News Feature

Originally published in The Weekly Packet, July 6, 2017
Surry planning board holds mining permit valid, approval pending

by Anne Berleant

A mining permit issued to M.E. Astbury and Son, Inc. for extracting gravel from an existing pit on Morgan Bay Road stands as valid, the Surry Planning Board said at a June 28 meeting.

“Mr. Astbury has his rights and we can’t deny them,” Chairman Bill Barker said.

This came despite a stay of an abutter’s appeal by the Board of Appeals last week to allow the planning board to create and approve a mineral extraction permit application. At that meeting, the abutter, Scarlet Kinney, and her attorney, Sally Mills, were told that the planning board would review Astbury and Son’s permit application. “I recommended the board review and approve the newly developed application by vote this month. Then, in July, the board will review Mr. Astbury’s application,” Barker said in a June 26 email to The Packet.

The process highlights areas lacking clarity in the Unified Development Ordinance and the difficulties facing a volunteer board in applying the UDO to new situations.

“We are all volunteer[s] and do the best we can and impart fairness to all involved based upon facts and the regulations we have to follow,” Barker wrote in his email. At the board’s June 28 meeting, he said the “UDO is open to some interpretation.” He said that amending the UDO is a democratic process, open to and voted upon by Surry residents, and that he encouraged Kinney to submit proposed amendments.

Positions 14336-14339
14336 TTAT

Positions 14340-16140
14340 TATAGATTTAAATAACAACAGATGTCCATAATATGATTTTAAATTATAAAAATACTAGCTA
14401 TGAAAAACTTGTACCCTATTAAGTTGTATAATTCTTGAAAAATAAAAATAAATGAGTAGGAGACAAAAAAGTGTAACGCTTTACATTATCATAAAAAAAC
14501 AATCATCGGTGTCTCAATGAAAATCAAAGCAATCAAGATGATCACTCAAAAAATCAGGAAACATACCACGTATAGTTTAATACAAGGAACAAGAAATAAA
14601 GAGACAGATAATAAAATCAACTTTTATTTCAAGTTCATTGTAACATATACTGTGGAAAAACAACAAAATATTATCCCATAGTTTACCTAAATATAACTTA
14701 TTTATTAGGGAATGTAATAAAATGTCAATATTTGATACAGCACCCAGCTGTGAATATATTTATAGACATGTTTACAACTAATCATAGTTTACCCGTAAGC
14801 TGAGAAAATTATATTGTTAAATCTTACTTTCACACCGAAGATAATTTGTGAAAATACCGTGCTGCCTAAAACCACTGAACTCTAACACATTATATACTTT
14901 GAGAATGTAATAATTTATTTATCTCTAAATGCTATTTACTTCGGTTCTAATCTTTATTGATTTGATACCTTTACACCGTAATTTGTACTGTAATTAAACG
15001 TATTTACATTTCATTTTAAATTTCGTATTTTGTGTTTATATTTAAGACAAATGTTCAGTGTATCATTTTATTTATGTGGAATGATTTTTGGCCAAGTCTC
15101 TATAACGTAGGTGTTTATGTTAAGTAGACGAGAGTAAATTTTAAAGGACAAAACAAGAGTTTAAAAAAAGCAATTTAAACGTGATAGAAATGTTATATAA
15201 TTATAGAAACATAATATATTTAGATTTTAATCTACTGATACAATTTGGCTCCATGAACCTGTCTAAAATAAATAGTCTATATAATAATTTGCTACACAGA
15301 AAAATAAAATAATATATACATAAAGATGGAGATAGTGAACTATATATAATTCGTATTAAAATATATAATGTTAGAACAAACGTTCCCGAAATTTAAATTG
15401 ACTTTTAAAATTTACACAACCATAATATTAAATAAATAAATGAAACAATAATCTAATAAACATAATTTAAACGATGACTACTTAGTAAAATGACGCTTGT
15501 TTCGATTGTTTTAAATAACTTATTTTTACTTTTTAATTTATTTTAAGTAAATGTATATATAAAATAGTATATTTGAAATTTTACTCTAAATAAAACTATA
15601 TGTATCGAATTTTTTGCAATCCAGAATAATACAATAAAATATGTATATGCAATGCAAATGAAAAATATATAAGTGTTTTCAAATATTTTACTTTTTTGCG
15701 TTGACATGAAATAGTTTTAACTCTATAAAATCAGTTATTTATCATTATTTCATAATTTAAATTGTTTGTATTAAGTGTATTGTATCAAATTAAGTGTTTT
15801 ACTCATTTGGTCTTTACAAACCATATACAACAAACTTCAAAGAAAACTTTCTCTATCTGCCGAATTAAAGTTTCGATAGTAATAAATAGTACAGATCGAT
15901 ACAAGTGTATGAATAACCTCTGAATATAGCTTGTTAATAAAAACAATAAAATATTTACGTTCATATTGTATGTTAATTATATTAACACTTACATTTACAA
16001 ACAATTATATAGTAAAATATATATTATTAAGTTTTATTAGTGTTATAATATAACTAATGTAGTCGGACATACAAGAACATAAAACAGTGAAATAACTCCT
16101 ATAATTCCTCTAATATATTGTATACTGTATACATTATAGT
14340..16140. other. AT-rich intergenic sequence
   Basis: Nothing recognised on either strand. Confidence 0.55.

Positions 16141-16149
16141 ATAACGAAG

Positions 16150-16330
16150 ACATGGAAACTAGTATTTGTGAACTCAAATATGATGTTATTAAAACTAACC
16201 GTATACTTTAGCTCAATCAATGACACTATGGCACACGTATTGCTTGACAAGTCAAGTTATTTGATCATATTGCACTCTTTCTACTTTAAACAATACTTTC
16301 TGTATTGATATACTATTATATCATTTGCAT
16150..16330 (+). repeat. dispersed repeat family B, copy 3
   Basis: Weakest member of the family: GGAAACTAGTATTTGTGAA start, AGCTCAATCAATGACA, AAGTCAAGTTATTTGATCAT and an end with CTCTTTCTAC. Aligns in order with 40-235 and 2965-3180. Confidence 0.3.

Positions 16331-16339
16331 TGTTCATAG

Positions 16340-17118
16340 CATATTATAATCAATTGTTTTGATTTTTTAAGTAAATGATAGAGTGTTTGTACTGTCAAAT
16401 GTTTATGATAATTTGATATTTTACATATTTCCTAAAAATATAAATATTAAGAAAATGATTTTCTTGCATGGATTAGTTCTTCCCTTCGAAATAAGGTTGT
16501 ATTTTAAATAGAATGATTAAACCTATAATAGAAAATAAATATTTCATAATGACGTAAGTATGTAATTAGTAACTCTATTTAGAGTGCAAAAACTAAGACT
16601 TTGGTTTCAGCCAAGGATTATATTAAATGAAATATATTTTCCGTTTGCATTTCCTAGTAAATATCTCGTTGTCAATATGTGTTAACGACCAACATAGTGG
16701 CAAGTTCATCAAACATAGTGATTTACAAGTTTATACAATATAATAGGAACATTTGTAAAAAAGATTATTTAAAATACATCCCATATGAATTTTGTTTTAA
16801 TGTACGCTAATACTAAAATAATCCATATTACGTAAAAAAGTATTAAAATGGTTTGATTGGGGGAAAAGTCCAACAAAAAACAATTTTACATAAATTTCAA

Kinney and members of the conservation committee question the appropriateness of an industrial use, which mining falls under in the UDO, in rural, residential or roadside commercial zones.

The board granted Astbury the permit after determining he would comply with local and DEP requirements. Selectmen then directed the board to develop an application. That application form was unanimously approved by the planning board. It follows DEP regulations and requires a site plan review for an extraction area over five acres, which is when DEP oversight kicks in. Astbury’s gravel pit will be under five acres to start and will likely expand. After the meeting, Astbury said he has no plans to extract gravel before the board reviews his application on Wednesday, July 26, at 7 p.m. at the Surry Town Office.